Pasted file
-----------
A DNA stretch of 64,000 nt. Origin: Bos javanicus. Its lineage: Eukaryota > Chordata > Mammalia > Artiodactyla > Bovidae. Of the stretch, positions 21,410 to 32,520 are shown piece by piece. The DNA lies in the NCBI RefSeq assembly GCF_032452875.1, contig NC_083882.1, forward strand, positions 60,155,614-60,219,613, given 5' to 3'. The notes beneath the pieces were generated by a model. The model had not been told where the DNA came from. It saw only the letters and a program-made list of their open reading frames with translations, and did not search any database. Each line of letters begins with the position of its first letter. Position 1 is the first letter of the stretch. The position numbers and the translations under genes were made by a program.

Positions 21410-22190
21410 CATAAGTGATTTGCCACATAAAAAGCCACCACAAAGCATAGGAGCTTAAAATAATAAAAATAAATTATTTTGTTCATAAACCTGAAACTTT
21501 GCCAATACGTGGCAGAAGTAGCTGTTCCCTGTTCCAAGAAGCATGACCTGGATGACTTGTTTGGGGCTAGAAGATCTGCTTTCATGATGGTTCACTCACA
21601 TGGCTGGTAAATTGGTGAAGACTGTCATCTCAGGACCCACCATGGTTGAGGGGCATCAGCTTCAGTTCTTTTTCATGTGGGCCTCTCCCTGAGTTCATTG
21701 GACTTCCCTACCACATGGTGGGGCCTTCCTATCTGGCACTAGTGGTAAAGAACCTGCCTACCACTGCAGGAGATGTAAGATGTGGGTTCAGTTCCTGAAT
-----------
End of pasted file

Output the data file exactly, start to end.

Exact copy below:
A DNA stretch of 64,000 nt. Origin: Bos javanicus. Its lineage: Eukaryota > Chordata > Mammalia > Artiodactyla > Bovidae. Of the stretch, positions 21,410 to 32,520 are shown piece by piece. The DNA lies in the NCBI RefSeq assembly GCF_032452875.1, contig NC_083882.1, forward strand, positions 60,155,614-60,219,613, given 5' to 3'. The notes beneath the pieces were generated by a model. The model had not been told where the DNA came from. It saw only the letters and a program-made list of their open reading frames with translations, and did not search any database. Each line of letters begins with the position of its first letter. Position 1 is the first letter of the stretch. The position numbers and the translations under genes were made by a program.

Positions 21410-22190
21410 CATAAGTGATTTGCCACATAAAAAGCCACCACAAAGCATAGGAGCTTAAAATAATAAAAATAAATTATTTTGTTCATAAACCTGAAACTTT
21501 GCCAATACGTGGCAGAAGTAGCTGTTCCCTGTTCCAAGAAGCATGACCTGGATGACTTGTTTGGGGCTAGAAGATCTGCTTTCATGATGGTTCACTCACA
21601 TGGCTGGTAAATTGGTGAAGACTGTCATCTCAGGACCCACCATGGTTGAGGGGCATCAGCTTCAGTTCTTTTTCATGTGGGCCTCTCCCTGAGTTCATTG
21701 GACTTCCCTACCACATGGTGGGGCCTTCCTATCTGGCACTAGTGGTAAAGAACCTGCCTACCACTGCAGGAGATGTAAGATGTGGGTTCAGTTCCTGAAT